The Ways and Means tax plan reduces economic output by reducing the after-tax return to investment opportunities for firms and the incentive to work through higher tax rates on labor income. More than half of the plan’s economic impact is due to increasing the tax burden on corporations, which is the most economically costly way to raise revenue. The Organisation for Economic Co-operation and Development (OECD) found that the corporate income tax is the most harmful tax for economic growth, and academic research suggests that workers, especially low-skilled, women, and the young, are negatively impacted through lower wages.

Even before accounting for a smaller economy, taxpayers earning less than $400,000 would see lower after-tax incomes due to higher corporate taxes and higher taxes levied on nicotine and cigarettes.

We can visualize how the economic harm of the tax plan impacts after-tax incomes by comparing the conventional distributional impact of the tax changes, which holds the size of the economy constant, to the dynamic distributional effect that includes the impact of a smaller economy on incomes. The following table shows the average change in after-tax income per filer for each income quintile.

Overall, the plan would reduce average after-tax income per filer by $171 in 2031, on a conventional basis, and by $971 per filer in the long run on a dynamic basis. That is, the economic harm of the plan would reduce after-tax incomes by about $800 per filer on average each year.

The economic harm caused by the tax increases would claw back some of the plan’s expanded tax credits aimed at low- and middle-income families. For those in the bottom 20 percent, it would reduce the average net benefit of the plan per filer from $341 to $233, a 30 percent reduction.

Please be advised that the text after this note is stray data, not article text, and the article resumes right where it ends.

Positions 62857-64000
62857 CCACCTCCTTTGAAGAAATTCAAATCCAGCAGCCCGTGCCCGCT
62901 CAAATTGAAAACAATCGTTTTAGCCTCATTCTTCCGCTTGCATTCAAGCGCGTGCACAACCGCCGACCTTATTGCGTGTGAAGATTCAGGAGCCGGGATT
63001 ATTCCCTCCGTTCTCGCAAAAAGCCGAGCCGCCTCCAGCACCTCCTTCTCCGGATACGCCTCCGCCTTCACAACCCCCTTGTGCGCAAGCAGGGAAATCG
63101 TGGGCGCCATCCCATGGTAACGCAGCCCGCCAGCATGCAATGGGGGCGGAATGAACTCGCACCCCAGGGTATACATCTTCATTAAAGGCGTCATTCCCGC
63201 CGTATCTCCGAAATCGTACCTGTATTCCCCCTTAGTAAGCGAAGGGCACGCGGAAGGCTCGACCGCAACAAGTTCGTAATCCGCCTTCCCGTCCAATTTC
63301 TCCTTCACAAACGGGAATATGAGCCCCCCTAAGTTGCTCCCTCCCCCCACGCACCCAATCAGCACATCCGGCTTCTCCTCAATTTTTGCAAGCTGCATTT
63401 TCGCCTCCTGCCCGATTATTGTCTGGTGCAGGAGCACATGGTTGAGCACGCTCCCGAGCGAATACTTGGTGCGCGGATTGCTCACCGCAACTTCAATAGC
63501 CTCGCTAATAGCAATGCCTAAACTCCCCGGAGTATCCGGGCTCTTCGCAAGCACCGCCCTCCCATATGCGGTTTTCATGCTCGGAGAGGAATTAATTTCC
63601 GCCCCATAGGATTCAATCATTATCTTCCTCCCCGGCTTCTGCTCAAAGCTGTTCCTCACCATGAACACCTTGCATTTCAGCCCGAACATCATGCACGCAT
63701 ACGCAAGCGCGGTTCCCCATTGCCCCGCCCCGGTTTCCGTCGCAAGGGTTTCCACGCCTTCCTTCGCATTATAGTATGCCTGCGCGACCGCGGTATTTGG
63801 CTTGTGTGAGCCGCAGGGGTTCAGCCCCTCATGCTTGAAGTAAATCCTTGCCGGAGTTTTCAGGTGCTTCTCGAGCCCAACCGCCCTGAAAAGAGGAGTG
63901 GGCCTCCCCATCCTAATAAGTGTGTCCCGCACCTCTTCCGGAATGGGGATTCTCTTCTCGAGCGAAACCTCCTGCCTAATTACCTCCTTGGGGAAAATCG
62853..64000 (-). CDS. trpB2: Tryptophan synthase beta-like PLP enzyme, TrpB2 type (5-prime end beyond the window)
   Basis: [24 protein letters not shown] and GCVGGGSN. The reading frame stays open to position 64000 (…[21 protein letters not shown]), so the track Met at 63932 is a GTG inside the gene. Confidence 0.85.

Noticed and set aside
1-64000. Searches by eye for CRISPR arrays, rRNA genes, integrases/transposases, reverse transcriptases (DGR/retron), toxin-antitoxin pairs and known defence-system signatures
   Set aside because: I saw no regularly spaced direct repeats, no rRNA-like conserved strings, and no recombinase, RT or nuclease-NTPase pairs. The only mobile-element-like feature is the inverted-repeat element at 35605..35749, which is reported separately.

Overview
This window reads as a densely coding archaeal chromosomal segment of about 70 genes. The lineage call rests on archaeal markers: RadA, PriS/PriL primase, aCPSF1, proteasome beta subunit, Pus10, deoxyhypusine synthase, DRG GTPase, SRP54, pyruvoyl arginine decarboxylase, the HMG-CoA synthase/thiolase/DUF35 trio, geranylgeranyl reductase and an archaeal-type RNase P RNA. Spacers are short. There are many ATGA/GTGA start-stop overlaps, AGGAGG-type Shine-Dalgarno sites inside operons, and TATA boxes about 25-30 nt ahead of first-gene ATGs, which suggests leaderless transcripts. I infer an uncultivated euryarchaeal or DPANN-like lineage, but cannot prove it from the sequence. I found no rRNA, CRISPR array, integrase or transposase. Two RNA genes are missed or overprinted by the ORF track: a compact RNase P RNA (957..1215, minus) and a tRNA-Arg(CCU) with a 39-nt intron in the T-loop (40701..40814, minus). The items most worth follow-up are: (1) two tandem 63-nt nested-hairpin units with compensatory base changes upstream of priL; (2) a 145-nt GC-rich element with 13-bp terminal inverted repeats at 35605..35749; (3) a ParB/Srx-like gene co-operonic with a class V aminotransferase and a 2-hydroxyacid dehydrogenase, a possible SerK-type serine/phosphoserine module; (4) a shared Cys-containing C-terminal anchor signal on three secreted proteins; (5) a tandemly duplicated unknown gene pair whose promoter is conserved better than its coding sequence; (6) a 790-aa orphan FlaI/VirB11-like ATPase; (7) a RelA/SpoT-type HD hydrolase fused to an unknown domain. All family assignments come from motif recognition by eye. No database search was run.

Before accounting for economic effects, filers in the middle quintile would see a decrease in average after-tax income of about $38—mostly due to the corporate tax increases—but that would rise to a $493 drop in average after-tax income every year when including the negative economic effects. The top quintile would see a $1,287 drop in average after-tax income, rising to a $3,861 drop in average after-tax income on a dynamic basis.

The Effect of Lower Economic Output on Average After-tax Incomes Per Filer from the Ways and Means Tax Plan
Quintile AGI Thresholds in 2022 Average Conventional Change in After-tax Income, 2031 (2022 dollars) Conventional Percentage Change in After-tax Income, 2031 Average Dynamic Change in After-tax Income, Long-run (2022 dollars) Dynamic Percentage Change in After-tax Income, Long-run
0% to 20% $0 to $19,500 $341 3.8% $233 2.6%
20% to 40% $19,500 to $33,100 $94 0.4% -$165 -0.7%
40% to 60% $33,100 to $50,229 -$38 -0.1% -$493 -1.3%
60% to 80% $50,229 to $80,150 -$62 -0.1% -$804 -1.3%
80% to 100% $80,150 and above -$1,287 -0.8% -$3,861 -2.4%
Total N/A -$171 -0.3% -$971 -1.7%

Source: Tax Foundation General Equilibrium Model, September 2021.

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After-tax income is the net amount of income available to invest, save, or consume after federal, state, and withholding taxes have been applied—your disposable income. Companies and, to a lesser extent, individuals, make economic decisions in light of how they can best maximize after-tax income.

A tax credit is a provision that reduces a taxpayer’s final tax bill, dollar-for-dollar. A tax credit differs from deductions and exemptions, which reduce taxable income, rather than the taxpayer’s tax bill directly.